Anyone visiting Stockholm, Copenhagen or Berlin may have seen plenty of cyclists pedalling around with large collars around their necks. Well, we’d better get used to them as they are making their way to the UK soon too. (The collars, not the cyclists).
They’re not fashion items but airbags and, should the cyclist wearing one be involved in an accident, they have proven to offer up to eight times better protection than a traditional cycle helmet.
The airbags are called Hövding helmets and are proving to be a real hit, sorry, we’ll rephrase that, success. With 100,000 already sold, they’re clearly hugely popular across Scandinavia and the makers claim they’re now being sold in sixteen countries across Europe and Asia, with the US and Australia in their sights too.
Working on the same principle as a vehicle airbag, these contain sensors that record the cyclists’ movements 200 times a second. In the event of an accident, the sensor detects the change in movement and inflates the airbag. This then wraps itself around the cyclists’ head so protecting them from impact.
Of course, some cyclists may take some convincing. At around $300 the helmets are a lot more expensive than the traditional helmets they’re hoping to replace and there is nowhere to fix a Go Pro camera (obligatory for those cyclists who need evidence of motorists cutting them up and the stand up fights these can cause). But traditional helmets do have their drawbacks too, not the least that they mess up your hair and, despite what anyone says, they make you look, well, nerdy.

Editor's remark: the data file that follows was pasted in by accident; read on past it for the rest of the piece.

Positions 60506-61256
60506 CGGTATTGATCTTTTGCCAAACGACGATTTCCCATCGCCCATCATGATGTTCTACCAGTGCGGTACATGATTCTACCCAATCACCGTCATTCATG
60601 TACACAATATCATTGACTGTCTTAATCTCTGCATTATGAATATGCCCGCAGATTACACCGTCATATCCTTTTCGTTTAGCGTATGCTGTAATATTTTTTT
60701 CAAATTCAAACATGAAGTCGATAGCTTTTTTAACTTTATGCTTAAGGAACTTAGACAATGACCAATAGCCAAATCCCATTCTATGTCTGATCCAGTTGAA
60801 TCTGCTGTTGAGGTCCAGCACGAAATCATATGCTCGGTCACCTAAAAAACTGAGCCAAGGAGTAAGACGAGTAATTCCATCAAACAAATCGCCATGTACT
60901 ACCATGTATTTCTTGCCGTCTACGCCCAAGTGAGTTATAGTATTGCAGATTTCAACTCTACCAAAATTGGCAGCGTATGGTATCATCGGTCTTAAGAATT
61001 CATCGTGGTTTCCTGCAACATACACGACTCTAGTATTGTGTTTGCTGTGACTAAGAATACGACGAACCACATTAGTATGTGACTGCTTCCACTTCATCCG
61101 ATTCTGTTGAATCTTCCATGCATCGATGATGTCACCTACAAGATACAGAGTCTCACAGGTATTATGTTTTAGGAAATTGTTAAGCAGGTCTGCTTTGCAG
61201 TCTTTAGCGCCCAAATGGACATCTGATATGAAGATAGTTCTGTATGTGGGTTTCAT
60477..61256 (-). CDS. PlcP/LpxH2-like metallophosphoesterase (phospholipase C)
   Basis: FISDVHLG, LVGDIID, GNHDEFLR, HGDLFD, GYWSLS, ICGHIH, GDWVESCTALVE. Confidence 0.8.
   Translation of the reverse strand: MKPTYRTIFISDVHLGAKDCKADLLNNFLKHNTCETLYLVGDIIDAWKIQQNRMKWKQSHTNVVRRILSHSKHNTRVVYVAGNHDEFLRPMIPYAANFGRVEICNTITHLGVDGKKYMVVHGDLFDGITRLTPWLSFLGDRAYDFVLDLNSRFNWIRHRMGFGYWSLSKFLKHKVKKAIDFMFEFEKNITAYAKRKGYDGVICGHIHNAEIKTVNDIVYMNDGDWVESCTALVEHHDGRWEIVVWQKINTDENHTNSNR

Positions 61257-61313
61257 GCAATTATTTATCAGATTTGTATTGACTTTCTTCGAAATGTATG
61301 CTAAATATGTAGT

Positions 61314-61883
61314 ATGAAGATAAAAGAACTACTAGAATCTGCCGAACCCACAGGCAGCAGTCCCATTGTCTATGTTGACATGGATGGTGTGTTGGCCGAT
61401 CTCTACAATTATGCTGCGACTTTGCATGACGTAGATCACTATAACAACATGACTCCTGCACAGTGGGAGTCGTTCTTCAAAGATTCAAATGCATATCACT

The Swedes might have the right idea though. There, most insurers will cover the cost of the helmet as part of customers’ home insurance packages in the case of an accident. Their argument is that the helmets’ superior protective ‘efficacy’ makes it a good deal for insurance companies who are hoping to incentivise customers to be safer in traffic.
Some customer have experienced early teething problems with the helmets. Apparently, a common mistake is that people forget to turn the collar off when they get off their bikes. This must make for quite an entrance. And an expensive one too as the company won’t replace it with a free one.
The helmets are already available in the UK. Click here to see them in action.